• Cascaded goals should represent a necessary outcome that must be achieved to drive or enable the achievement of its parent. The scope of that achievement should be more narrow than that of its parent.
  • Don’t create complex goal hierarchies that are difficult to follow or have too many layers.

For information about creating and aligning goals, see the following articles:

Align groups and teams to strategy align-groups-and-teams-to-strategy

Once you have defined your goals and associated results with them, share the strategy and goals with your primary audience. Together, refine the goals and set shorter term ones that can be achieved in a defined time period.

Do the following:

  • Review and activate proposed goals.

    So, far, your goals have been in a “draft” state, but once you have refined and finished entering the first few levels of the goal hierarchy, it is now time to activate them.

    After activating your goals, communicate with the teams who will ultimately perform and manage the work which will drive these outcomes. As in Workfront can be connected to goals in Workfront Goals, teams truly see the connectedness between their work and outcomes.

  • Cascade and align quarterly goals and add activities to goals.

    If you have set goals with an annual plan in mind, you may want to set quarterly goals next. As you define and refine project plans for how you will start delivering against these goals you will also start to align activities with them.

    Activities can either be basic activities created within the goal itself, or activities can be linked Workfront projects.

  • Establish a cadence for how frequently you will review and set quarterly or incremental goals in the future. We recommend that you set goals for each planning period but not to map them out too far in advance, so you can remain nimble and responsive to shifts in the business.

  • Update your goals periodically. This is a time where you report back on the progress of a goal.

    For information about activating, adding activities, and updating goals, see the following articles:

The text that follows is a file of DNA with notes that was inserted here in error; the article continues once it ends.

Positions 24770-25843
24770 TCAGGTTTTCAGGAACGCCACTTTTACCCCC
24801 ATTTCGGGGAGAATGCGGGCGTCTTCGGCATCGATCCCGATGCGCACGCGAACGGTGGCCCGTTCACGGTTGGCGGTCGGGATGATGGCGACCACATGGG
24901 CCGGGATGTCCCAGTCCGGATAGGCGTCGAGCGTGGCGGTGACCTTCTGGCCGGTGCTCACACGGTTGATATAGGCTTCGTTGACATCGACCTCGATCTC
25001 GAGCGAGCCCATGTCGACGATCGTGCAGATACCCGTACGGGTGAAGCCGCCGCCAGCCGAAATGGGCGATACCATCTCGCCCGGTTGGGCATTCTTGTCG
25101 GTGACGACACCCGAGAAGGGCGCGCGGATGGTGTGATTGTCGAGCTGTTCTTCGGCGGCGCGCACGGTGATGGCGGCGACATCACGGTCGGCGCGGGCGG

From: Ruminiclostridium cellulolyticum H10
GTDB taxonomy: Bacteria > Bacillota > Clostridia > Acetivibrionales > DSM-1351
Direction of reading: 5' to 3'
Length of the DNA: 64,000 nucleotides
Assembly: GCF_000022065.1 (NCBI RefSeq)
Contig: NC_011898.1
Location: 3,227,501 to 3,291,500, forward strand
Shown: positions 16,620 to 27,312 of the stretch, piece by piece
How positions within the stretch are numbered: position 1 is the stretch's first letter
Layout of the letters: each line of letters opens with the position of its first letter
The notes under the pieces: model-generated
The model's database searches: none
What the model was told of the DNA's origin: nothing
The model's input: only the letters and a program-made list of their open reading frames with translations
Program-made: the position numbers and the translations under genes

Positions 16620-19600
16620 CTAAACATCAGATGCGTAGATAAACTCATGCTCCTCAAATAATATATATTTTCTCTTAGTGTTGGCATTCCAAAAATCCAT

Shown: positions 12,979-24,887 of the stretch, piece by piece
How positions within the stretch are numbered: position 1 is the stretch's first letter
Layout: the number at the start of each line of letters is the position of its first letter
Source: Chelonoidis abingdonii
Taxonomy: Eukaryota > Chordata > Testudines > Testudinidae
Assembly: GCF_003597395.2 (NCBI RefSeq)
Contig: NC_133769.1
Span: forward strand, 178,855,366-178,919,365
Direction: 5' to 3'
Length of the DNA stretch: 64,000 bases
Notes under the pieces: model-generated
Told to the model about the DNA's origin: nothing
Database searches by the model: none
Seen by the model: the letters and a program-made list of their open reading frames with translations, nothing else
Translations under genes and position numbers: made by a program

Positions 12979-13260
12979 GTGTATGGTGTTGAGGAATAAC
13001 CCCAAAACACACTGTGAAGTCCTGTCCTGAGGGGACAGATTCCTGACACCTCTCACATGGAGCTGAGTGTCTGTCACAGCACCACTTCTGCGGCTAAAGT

Guidelines for setting up Workfront Goals

Follow these guidelines to ensure that you are properly configured to get started:

  • Identify the primary individuals in your organization that will be accountable for leading the achievement of each goal. Starting with top level leadership, there will likely be several levels of goal owners. We recommend not more than 3-5 levels.
  • Identify the teams and team members who will ultimately be responsible for executing the work required to deliver these desired results.
  • Based on these findings, determine who needs access to Workfront Goals.
When identifying the primary owners, take into consideration that you are setting strategic goals for enterprise outcomes and not personal development goals.

For information about configuring access to Workfront Goals, see Requirements to use Workfront Goals.

Workfront Goals objects

The table below describes the Workfront Goals objects. You can customize their name by modifying a layout template and assigning it to users, teams, or groups. For information about customizing object names using a layout template, see Customize user interface terminology using a layout template.

Workfront Goals uses the following main objects:

The overall outcome you wish to achieve. You can create multiple goals for a defined period of time. Each goal has an owner, typically an individual or team (although you can also assign a goal to a group.) You can align goals to one another, to show how the progress on several goals (children goals) influences the progress of another (parent goal).
A metric indicator of goal success. Each goal can have one or more results and their progress indicate the progress of the goal.
A primary action that needs to take place to gain a result. You can add one or more activities to a goal in order to indicate what work has been planned to achieve that goal.

In addition to results and activities, you can also connect projects with goals to show how the progress of projects can drive the progress of the goal.

For information about goals, results, and activities, see: